5 months ago


Boris V. Vasiliev Supercondustivity Superfluidity

Superconductivity and

Superconductivity and Superfluidity As a result of the repulsion of opposite flows of hot and cold electrons in a metal arises their convection. It induces a magnetic field inside and in the vicinity of the sample. The corrected theory takes into account the thermo-magnetic effect [14], fits well into the overall picture of thermal phenomena in metals. 2.4 Elementary Particle Physics The basis of modern elementary particle physics is considered to be the quark model. The formation of this theory seems quite natural in the chain of sciences on the structure of matter: all substances consist of atoms and molecules. The central element of atom is nucleus. Nucleus consists of protons and neutrons, which in turn are composed of quarks. The quark model assumes that all elementary particles are composed of quarks. In order to describe all their diversity, the quarks must have a fractional electric charge (equal to 1/3 e or 2/3 e) and other discrete properties, referred to as flavor, color, etc. In the 60 years after the formulation of the foundations of the quark model, many experimenters sought to find particles with fractional charge. But to no avail. After that was coined by the confinement, ie property of quarks, prohibiting them in any way to express themselves in a free state. Once something like that happened in the history of European culture. To some extent, this situation is reminiscent of the medieval concept of angels. Nobody doubted in an existence of angels, but they were attributed a property of the full indetectability, i.e. a peculiar confinement. In modern physics, there is a handy method when nonexistent in nature particles are entered for convenience of description of certain phenomenon. For example, the phonons in crystals well describe many phenomena, but they are only the best method for studying these phenomena. Phonons are quasi-particles, ie, they do not really exist, but they are successful and convenient theoretical abstraction. 18 Science Publishing Group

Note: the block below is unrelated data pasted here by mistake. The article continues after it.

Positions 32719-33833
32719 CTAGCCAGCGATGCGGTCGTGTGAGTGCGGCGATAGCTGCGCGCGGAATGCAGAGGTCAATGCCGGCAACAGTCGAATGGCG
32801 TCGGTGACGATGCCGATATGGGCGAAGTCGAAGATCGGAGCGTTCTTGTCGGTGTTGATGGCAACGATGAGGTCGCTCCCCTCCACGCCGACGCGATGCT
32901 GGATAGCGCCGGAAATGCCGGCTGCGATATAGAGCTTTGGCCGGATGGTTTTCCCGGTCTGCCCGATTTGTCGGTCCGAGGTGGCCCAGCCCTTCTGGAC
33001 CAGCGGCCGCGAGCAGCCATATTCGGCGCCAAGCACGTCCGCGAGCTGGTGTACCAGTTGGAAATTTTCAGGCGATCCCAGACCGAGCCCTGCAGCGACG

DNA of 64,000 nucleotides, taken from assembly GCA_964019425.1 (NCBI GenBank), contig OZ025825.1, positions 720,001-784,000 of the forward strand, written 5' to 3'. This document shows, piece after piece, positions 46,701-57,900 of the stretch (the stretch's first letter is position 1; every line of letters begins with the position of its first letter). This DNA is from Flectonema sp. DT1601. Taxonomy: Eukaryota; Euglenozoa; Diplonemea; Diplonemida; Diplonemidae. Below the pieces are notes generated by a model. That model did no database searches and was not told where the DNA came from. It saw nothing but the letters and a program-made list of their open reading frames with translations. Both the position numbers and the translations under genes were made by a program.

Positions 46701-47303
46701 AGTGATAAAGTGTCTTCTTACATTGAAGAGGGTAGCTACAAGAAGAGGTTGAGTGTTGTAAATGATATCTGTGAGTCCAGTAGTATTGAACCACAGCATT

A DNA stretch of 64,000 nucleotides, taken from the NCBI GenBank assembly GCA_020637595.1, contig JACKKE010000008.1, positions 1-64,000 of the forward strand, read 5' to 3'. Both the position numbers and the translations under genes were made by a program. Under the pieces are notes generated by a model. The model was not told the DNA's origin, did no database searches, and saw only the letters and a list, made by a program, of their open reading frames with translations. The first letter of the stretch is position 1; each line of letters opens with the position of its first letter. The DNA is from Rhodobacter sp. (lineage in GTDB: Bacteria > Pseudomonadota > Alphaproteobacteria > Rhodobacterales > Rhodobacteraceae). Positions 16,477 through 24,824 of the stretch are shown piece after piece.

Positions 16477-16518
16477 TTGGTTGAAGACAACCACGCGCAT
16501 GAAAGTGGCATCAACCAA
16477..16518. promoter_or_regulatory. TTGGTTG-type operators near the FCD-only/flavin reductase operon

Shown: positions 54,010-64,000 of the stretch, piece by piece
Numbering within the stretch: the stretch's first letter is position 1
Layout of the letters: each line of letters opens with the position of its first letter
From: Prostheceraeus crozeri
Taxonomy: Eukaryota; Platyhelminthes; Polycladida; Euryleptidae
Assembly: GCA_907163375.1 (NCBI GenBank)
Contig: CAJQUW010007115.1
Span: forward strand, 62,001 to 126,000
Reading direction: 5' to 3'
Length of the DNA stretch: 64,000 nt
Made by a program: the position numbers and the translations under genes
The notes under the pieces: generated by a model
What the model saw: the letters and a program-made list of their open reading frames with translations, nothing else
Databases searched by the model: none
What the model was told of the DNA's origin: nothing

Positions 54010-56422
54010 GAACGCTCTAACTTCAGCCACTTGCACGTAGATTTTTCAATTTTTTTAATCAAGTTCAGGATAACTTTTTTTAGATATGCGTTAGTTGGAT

Chapter 2 About Pseudo-Theories of XX Century If one treats the quarks also as quasi-particles, their existence does not require experimental evidence. At that the convenience and the accuracy of the description come to the fore for them. Really, the quark model aptly describes some experiments on the scattering of particles at high energies, for example, the formation of jets or a feature of the high-energy particles scattering of without their breaking. However, that is not very strong argument. The basic quarks of the first generation (u and d) are introduced in such a way that their combinations could explain the charge parameters of protons and neutrons. Naturally, the neutron is considered at that as an elementary particle like the proton. In the 30s of the XX-th century, theoretical physicists have come to the conclusion that a neutron must be an elementary particle without relying on the measurement data, which was not at that time. Are there currently required measurements? Yes. The neutron magnetic moment and the energy of its beta-decay were measured and they can be calculated based on some model. Let us assume that a neutron is composed particle, and, as well as the Bohr’s hydrogen atom, it consists of a proton and an electron, which rotates around proton on a very small distance from it. On a very small distance from the proton, the electron motion becomes relativistic. Calculations show that the magnetic moment of such relativistic Bohr’s atom depends on universal constants only, and therefore it can be calculated with very great accuracy. Using the standard formulas of electrodynamics (excluding any impact electro-weak interaction), we find that the magnetic moment of the relativistic hydrogen “atom” (in Bohr’s nuclear moment units) is [15]: µ n ≈ −1.91352, (2.1) i.e. it very well agrees with the experimentally measured magnetic moment of the neutron: µ n (calc) µ n (meas) = −1.91352 ≈ 1.00025 (2.2) −1.91304 Science Publishing Group 19

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